This is an English abstract of the original German document.
Electricity in Germany is today approximately one-third cheaper than in middle of the 1990s. This is due to the liberalisation of the electricity market in Germany and overall has saved the average German household 8 €/month.
Electricity produced through the EEG (Renewable Energy Sources Act or Feed-In-Tariff) has cost the average German household about 1 €/month (2002), increasing the cost of Energy by 0,31 € Cent /kWh.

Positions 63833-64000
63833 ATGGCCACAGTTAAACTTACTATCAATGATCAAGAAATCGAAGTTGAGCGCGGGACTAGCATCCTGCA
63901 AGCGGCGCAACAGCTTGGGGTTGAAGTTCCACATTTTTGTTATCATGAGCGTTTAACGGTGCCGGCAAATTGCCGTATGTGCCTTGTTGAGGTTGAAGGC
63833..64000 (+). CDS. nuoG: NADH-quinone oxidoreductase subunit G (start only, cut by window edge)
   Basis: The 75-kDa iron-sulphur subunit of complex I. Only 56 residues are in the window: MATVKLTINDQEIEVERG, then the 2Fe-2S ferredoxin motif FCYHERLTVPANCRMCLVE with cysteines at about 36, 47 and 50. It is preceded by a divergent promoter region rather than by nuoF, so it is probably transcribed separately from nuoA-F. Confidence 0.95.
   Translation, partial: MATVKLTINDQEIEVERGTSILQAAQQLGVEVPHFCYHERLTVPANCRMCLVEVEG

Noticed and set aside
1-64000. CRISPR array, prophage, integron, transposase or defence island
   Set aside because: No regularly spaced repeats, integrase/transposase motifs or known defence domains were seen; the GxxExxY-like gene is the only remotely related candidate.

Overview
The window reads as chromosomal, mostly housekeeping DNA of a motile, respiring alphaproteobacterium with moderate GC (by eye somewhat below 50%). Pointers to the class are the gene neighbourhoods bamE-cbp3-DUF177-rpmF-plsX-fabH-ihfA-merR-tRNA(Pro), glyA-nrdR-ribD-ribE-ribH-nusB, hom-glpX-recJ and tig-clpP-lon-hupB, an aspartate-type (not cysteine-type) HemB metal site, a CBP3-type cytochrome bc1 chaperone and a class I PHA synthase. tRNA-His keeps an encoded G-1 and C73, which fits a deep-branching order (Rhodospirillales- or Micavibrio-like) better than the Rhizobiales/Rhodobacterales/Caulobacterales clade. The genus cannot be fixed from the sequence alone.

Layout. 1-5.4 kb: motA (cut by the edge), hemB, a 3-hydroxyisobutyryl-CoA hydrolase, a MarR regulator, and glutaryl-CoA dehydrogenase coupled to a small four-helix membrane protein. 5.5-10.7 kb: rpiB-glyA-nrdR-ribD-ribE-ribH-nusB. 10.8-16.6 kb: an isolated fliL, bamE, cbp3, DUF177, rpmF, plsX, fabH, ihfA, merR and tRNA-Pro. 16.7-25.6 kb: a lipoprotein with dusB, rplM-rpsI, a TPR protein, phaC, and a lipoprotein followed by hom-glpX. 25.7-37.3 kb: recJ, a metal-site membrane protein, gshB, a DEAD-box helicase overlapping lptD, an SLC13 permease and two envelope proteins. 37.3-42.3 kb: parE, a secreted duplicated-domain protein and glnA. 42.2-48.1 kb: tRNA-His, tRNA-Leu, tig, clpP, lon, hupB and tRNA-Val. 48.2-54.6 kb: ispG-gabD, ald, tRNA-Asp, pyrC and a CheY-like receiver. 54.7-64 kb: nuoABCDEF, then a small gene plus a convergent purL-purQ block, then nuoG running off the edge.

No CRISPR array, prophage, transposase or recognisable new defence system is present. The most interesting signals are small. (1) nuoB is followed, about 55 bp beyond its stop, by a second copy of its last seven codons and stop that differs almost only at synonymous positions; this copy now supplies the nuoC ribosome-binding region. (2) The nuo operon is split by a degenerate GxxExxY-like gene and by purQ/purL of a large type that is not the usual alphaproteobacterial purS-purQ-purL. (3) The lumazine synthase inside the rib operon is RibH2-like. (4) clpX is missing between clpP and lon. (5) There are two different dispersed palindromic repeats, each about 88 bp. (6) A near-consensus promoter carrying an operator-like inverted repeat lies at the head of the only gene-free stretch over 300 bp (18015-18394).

Frequently, the distribution utility marks up the price of electricity twice the true cost of the EEG. This has generated much controversy in Germany.
The study examines whether a cap on the EEG premium cost for energy intensive industries is justified. The study concludes that this is not necessary since it would place an extra burden on the average German household of about 8 €/year.